The Complete Works in Philosophy, Politics and Morals of the late Dr. Benjamin Franklin, Vol. 2 [of 3]

By Benjamin Franklin

Page 118

of that water must
pass by her sides, and with a swifter motion, which would retard her,
as moving the contrary way; or that the water becoming lower behind
the boat than before, she was pressed back by the weight of its
difference in height, and her motion retarded by having that weight
constantly to overcome. But as it is often lost time to attempt
accounting for uncertain facts, I determined to make an experiment of
this when I should have convenient time and opportunity.

After our return to England, as often as I happened to be on the
Thames, I enquired of our watermen whether they were sensible of any
difference in rowing over shallow or deep water. I found them all
agreeing in the fact, that there was a very great difference, but
they differed widely in expressing the quantity of the difference;
some supposing it was equal to a mile in six, others to a mile in
three, &c. As I did not recollect to have met with any mention of
this matter in our philosophical books, and conceiving that if
the difference should really be great, it might be an object of
consideration in the many projects now on foot for digging new
navigable canals in this island, I lately put my design of making
the experiment in execution, in the following manner.

I provided a trough of plained boards fourteen feet long, six inches
wide and six inches deep, in the clear, filled with water within half
an inch of the edge, to represent a canal. I had a loose board of
nearly the same length and breadth, that, being put into the water,
might be sunk to any depth, and fixed by little wedges where I would
chuse to have it stay, in order to make different depths of water,
leaving the surface at the same height with regard to the sides of
the trough. I had a little boat in form of a lighter or boat of
burthen, six inches long, two inches and a quarter wide, and one inch
and a quarter deep. When swimming, it drew one inch water. To give
motion to the boat, I fixed one end of a long silk thread to its
bow, just even with the water's edge, the other end passed over a
well-made brass pully, of about an inch diameter, turning freely on a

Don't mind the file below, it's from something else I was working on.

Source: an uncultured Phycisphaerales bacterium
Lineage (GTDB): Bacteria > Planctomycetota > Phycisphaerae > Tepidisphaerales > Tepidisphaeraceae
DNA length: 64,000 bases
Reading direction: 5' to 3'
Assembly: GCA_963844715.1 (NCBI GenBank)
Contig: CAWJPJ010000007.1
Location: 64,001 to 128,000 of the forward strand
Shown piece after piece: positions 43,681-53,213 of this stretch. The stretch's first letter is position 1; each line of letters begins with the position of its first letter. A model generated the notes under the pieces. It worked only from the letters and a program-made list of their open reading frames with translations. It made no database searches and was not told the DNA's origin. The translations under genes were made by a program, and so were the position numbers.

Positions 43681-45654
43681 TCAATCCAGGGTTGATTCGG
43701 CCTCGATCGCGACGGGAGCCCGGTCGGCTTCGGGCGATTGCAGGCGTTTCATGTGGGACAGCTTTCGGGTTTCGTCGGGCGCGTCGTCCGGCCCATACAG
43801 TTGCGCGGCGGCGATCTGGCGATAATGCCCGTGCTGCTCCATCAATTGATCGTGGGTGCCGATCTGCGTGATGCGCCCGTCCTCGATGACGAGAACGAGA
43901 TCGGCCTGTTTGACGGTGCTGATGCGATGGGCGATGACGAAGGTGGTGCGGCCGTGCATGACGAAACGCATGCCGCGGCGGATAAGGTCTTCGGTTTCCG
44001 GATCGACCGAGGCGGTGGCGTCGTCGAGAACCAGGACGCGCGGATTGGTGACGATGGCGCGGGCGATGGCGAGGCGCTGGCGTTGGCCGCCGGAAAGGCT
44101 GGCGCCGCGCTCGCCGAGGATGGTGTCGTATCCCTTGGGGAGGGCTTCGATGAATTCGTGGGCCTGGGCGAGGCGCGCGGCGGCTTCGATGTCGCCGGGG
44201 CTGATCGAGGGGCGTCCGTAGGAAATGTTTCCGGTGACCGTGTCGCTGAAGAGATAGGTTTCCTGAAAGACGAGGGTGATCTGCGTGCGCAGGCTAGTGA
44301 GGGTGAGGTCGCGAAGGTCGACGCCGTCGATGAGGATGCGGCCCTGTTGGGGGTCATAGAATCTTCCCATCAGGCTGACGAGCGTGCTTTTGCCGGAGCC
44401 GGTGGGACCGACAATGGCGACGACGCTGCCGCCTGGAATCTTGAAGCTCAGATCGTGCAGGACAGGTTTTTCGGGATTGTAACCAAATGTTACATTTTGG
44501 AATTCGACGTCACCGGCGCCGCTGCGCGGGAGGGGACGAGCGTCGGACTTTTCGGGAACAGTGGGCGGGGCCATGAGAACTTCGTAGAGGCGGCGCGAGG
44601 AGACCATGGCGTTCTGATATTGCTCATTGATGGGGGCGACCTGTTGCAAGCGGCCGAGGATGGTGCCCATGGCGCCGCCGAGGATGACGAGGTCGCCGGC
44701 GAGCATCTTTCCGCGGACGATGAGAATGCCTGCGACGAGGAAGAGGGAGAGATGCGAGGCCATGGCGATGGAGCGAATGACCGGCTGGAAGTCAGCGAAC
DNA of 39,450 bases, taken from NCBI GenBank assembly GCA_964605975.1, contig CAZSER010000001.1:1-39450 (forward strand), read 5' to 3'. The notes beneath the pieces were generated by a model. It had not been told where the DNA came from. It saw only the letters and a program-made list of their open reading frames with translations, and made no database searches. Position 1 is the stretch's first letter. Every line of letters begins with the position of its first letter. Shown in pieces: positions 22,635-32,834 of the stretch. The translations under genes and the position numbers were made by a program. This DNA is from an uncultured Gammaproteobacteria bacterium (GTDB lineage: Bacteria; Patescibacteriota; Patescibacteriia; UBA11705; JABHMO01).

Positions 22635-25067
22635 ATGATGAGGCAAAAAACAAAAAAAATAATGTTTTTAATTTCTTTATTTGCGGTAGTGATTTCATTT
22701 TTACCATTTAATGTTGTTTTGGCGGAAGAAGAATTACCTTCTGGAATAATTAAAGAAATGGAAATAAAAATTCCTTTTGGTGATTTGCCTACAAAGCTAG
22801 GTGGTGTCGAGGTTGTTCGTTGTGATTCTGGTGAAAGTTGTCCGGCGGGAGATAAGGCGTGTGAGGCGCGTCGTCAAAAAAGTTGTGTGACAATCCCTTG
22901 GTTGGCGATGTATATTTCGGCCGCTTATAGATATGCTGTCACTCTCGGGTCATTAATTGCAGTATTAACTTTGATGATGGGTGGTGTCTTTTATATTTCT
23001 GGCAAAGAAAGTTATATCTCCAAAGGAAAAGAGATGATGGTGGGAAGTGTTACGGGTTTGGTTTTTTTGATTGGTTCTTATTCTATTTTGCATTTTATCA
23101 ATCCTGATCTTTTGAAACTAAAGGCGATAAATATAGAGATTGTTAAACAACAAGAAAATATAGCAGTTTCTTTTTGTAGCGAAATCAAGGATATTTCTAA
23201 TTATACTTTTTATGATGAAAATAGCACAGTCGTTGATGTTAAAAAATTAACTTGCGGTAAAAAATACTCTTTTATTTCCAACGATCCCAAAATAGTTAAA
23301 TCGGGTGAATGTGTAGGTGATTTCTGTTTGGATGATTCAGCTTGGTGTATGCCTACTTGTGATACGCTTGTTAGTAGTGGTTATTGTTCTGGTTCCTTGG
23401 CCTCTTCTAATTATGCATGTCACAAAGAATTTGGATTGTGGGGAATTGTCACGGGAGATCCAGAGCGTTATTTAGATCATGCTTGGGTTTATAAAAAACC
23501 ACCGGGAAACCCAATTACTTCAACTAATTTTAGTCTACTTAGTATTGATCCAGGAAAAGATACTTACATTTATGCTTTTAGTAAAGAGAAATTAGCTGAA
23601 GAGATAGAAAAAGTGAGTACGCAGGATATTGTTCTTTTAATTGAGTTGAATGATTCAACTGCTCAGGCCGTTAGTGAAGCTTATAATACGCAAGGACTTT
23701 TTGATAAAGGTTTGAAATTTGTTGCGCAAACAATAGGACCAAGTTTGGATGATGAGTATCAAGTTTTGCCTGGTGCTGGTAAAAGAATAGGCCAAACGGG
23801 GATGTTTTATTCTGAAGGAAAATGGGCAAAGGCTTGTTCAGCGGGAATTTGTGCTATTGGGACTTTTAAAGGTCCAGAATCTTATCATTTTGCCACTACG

small axis; and a shilling was the weight. Then placing the boat at
one end of the trough, the weight would draw it through the water to
the other.

Not having a watch that shows seconds,

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Text Comparison with Autobiography of Benjamin Franklin

Page 24
About this time I met with an odd volume of the _Spectator_.
Page 38
The governor gave me an ample letter, saying many.
Page 46
On this it was propos'd that we should each of us, at our next meeting, produce a piece of our own composing, in order to improve by our mutual observations, criticisms, and corrections.
Page 59
We landed in Philadelphia on the 11th of October, where I found sundry alterations.
Page 89
My scheme of Order gave me the most trouble;[70] and I found that, tho' it might be practicable where a man's business was such as to leave him the disposition of his time, that of a journeyman printer, for instance, it was not possible to be exactly observed by a master, who must mix with the world, and often receive people of business at their own hours.
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15, 16.
Page 111
Whitefield with the idea of building an Orphan House there, in which they might be supported and educated.
Page 117
Possibly, as they dislik'd my late intimacy with the members of council, who had join'd the governors in all the disputes about military preparations, with which the House had long been harass'd, they might have been pleas'd if I would voluntarily have left them; but they did not care to displace me on account merely of my zeal for the association, and they could not well give another reason.
Page 120
body of the Quakers, on the other, by compliance contrary to their principles; hence a variety of evasions to avoid complying, and modes of disguising the compliance when it became unavoidable.
Page 123
as an act of mine, but of some _publick-spirited gentlemen_, avoiding as much as I could, according to my usual rule, the presenting myself to the publick as the author of any scheme for their benefit.
Page 133
But it soon after.
Page 146
As soon as the loss of the waggons and horses was.
Page 148
I had been active in modelling the bill and procuring its passage, and had, at the same time, drawn a bill for establishing and disciplining a voluntary militia, which I carried thro' the House without much difficulty, as care was taken in it to leave the Quakers at their liberty.
Page 151
We met with no Indians, but we found the places on the neighbouring hills where they had lain to watch our proceedings.
Page 169
But those instructions are not like the pocket instructions given to a minister going abroad, for regulating his conduct in some trifling point of ceremony.
Page 174
) It would be thought a hard Government that should tax its People one-tenth Part of their _Time_, to be employed in its Service.
Page 175
_ If you would have a faithful Servant, and one that you like, serve yourself.
Page 181
Published) _The Morals of Chess.
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Several sorts of Checquer'd Linnen.
Page 187
The Marquis de Quelus had retired to a Castle near Avignon; but the Sickness being got among his Domesticks, he was fled farther away.